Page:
The second book in a trilogy is almost always the worst book, the bridge between the beginning and the end, the sticky middle, is always so hard to get right. Amanda Foody absolutely nailed it though, it’s a behemoth of a book, almost 600 pages and yet it never felt like it lagged, I never felt bored because there was always something happening. The female friendships in this book are something else, and I love how great Foody is at creating nuanced female characters, especially her female villain. Lengthy fantasy books usually take me ages to read, but I flew through this one in about a week and a half because I was so gripped and then cursed myself because of the cliffhanger ending and the fact I then had to wait over a year to find out what happened in Queen of Volts. I had this one as an e-ARC and left it as a treat to myself for finishing my Journalism project at the end of fourth year, and oh what a treat it was!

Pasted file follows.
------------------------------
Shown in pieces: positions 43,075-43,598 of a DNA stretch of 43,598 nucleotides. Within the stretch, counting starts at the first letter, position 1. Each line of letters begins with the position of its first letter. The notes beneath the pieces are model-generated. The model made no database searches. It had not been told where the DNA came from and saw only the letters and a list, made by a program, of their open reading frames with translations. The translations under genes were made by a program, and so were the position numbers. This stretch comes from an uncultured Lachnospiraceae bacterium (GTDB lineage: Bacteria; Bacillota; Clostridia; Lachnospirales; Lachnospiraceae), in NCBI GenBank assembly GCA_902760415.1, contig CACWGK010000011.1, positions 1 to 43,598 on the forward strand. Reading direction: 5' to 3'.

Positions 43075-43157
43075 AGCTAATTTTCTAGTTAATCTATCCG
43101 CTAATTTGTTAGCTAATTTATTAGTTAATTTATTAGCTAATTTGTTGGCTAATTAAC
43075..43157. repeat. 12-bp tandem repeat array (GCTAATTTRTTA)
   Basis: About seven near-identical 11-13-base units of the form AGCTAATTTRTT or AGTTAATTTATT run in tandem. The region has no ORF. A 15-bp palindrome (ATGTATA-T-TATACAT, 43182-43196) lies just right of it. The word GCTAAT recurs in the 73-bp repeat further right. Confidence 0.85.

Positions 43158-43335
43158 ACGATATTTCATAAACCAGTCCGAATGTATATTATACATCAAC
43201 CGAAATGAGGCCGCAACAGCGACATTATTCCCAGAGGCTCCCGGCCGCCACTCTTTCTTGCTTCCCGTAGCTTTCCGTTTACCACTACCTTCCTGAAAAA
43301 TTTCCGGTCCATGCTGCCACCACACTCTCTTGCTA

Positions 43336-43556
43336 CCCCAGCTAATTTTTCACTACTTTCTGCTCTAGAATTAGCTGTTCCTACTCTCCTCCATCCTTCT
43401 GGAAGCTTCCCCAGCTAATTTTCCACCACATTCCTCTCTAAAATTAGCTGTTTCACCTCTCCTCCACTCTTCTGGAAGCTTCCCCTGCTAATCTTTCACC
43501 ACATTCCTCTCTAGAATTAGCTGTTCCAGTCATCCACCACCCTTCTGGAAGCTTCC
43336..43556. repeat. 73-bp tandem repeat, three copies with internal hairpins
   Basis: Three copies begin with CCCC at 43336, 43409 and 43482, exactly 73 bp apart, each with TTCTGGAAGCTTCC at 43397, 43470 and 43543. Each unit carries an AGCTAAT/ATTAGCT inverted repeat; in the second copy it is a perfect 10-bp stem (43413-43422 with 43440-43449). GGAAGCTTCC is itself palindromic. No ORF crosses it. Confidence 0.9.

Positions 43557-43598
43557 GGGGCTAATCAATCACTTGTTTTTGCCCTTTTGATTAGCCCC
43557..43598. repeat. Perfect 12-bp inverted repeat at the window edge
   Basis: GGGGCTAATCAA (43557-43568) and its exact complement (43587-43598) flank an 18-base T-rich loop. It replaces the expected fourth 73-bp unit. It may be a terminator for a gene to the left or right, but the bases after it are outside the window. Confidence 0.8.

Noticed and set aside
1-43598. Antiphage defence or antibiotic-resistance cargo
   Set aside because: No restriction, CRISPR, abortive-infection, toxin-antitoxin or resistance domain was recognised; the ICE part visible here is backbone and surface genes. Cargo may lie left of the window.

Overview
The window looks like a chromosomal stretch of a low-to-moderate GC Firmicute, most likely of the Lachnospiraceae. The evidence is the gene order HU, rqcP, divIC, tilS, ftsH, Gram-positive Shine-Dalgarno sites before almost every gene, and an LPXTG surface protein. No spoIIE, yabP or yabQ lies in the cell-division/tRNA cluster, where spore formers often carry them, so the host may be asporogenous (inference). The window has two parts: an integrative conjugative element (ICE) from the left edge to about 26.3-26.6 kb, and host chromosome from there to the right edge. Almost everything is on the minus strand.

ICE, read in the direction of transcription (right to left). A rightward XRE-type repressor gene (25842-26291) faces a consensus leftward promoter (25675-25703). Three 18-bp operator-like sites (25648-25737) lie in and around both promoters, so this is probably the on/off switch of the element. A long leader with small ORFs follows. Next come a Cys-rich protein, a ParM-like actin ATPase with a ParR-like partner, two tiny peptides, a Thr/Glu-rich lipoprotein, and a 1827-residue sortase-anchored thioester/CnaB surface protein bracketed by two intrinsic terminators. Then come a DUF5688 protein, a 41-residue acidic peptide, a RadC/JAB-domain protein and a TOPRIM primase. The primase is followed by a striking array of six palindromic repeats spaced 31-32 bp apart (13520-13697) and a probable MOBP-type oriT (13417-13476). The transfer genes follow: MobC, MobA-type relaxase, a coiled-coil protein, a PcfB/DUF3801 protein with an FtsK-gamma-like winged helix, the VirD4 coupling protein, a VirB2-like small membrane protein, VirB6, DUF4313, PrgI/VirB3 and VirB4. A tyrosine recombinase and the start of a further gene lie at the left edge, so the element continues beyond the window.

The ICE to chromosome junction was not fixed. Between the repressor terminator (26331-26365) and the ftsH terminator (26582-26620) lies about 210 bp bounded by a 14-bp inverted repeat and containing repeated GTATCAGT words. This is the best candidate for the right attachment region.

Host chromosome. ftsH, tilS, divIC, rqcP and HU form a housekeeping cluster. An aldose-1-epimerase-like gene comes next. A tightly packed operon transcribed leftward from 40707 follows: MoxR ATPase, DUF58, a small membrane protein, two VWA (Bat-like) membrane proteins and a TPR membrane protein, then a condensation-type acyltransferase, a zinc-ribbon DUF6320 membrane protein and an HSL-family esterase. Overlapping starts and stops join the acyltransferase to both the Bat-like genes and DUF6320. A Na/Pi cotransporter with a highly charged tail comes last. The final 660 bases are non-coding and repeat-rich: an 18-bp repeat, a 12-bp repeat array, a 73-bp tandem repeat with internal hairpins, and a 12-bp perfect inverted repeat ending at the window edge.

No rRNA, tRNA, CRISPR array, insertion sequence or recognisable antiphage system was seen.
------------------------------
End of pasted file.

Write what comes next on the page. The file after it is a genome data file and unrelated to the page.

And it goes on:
So there we go, those are the rest of the amazing books I read whilst at Uni (and that’s not even counting the books I read in my summer breaks, as I read some really great ones in the summers of both 2017 & 18 that definitely would have made the list otherwise!). Have you read any of these books? Do you have any favourite books you read whilst at Uni? Let me know in the comments!
I will have another TTT for you all next week, the topic is meant to be Books I Loved So Much I Had To Get A Copy For My Personal Library, but to be honest, I have very few of these, so instead I’m going to take one of the suggestions Jana put for this week, and do my Top Ten Favourite Banned Books as that seems like a fun idea to do.